Beck sat down for an interview with MSNBC.com's Jane C. Timm recently, only to find himself labeled as the "Grover Norquist of the immigration debate." With no intention of portraying him in a positive light, Timm argued that the 1.3 million grassroots members of Numbers USA will not allow Republican congressmen to moderate their stance on immigration reform. And rather than consider it an anti-amnesty organization, in predictable fashion she presented the group as "racist" in motivation.
Liberals can’t stand Grover Norquist. For years, they have lambasted and name-called Norquist, the president of American’s for Tax Reform: a staunch anti-tax hike group. But now the liberal media is also focused on him, in some cases rejoicing that he might lose his “stranglehold” over Republicans on the issue of taxes.
Left-wing websites like Daily Kos, Salon and The Huffington Post all exude vitriol with phrases like “idiot terrorist,” “anti-tax jihadist,” “enemy of the state” and “anti-tax fetishist.” HuffPo has been gleefully reporting about GOP tax “defectors” for over a year, long before it became the liberal media’s obsession.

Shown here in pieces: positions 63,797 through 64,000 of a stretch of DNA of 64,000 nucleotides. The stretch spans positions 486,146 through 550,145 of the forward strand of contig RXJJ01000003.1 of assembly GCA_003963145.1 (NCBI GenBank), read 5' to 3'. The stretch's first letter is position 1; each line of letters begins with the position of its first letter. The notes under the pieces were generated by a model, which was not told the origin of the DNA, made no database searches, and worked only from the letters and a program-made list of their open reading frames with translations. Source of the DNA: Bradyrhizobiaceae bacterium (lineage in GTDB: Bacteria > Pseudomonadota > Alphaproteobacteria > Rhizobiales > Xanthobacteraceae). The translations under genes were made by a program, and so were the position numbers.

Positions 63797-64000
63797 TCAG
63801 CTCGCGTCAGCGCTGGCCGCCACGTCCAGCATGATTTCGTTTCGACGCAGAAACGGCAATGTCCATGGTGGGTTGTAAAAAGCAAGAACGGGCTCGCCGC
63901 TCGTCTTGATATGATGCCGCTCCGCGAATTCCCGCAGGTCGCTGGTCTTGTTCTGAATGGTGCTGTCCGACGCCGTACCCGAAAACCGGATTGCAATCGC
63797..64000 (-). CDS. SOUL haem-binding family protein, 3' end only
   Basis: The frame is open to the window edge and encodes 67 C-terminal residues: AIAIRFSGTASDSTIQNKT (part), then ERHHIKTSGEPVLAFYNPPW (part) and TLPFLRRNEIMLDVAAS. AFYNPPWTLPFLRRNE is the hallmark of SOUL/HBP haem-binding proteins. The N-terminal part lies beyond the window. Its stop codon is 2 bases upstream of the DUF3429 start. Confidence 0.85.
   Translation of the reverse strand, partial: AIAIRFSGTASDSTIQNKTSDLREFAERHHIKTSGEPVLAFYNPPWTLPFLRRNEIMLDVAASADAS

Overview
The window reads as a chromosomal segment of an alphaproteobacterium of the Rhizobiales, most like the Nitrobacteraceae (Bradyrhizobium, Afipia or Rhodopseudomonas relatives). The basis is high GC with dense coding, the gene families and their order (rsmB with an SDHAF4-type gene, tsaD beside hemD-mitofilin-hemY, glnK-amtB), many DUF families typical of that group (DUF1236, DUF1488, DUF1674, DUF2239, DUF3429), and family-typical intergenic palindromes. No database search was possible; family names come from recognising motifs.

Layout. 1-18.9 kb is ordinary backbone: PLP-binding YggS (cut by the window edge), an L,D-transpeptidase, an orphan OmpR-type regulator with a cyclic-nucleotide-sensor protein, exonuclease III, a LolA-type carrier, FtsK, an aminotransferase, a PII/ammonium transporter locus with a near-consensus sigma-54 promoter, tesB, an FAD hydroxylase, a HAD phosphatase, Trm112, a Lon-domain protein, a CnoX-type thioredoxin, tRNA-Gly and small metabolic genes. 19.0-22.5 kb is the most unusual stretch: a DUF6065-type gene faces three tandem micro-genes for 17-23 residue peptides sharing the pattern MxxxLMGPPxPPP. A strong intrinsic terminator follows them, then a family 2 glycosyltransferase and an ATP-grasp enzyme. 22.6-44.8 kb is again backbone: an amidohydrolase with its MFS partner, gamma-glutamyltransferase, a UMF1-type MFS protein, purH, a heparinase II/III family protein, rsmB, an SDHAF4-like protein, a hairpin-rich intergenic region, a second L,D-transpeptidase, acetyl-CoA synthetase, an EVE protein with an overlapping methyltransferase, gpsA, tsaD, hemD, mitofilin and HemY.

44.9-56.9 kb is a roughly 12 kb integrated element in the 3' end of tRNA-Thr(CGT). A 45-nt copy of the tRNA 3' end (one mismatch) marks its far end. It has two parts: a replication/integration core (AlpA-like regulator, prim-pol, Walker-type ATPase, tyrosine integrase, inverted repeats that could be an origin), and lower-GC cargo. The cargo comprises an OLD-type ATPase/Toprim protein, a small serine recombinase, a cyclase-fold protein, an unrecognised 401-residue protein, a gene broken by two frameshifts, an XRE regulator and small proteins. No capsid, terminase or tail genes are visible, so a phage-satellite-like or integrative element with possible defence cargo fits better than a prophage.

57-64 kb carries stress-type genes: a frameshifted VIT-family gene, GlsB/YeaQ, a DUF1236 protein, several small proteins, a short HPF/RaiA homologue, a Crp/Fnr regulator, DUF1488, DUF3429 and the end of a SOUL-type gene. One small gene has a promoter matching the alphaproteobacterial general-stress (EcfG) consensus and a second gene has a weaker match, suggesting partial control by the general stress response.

Former Newsweek editor Howard Fineman apologized on Monday for his "inadvertent smear" against Grover Norquist. First reported on NewsBusters, Fineman appeared on the December 3 Hardball and slammed the President of Americans for Tax Reform. The journalist railed, "A long time before the Tea Party existed or had a name, Grover Norquist, the famous anti-tax lobbyist in Washington, was running around beginning to enforce, ayatollah-style, his edict about taxes."
Four hours after the comment, Fineman tweeted an apology, allowing, "Apologies to Grover Norquist and his Muslim wife for inadvertent slur on #MSNBC #Hardball, calling him 'Ayatollah' of GOP anti-tax movement."
During the panel discussion on Sunday's NBC Meet the Press, CNBC Mad Money host Jim Cramer launched an assault against Americans for Tax Reform president Grover Norquist for holding Republicans to a pledge not to raise taxes: "What this is about is avoiding a recession which is going to happen....You're going to sacrifice that on the cross of two percent. Is that what you want?" [Listen to the audio or watch the video after the jump]
Norquist, a fellow panelist, shot back: "I'm supportive of the Republican position, which is we need to have economic growth, not higher taxes. If we grew at four percent a year instead of two percent a year, Reagan levels instead of Obama levels, for one decade we'd net five trillion in additional revenue. That would pay down the debt that Obama has run up with the Solyndra stimulus stuff."
In a colorful demonstration of the Washington press corps’ disdain for Grover Norquist and his anti-tax pledge, on Sunday’s This Week, a flustered ABC News/NPR veteran Cokie Roberts blurted out: “It’s...politically smart to cut the knees out from under Grover Norquist. I mean this guy is, you know, who is he? He’s an unelected lobbyist.”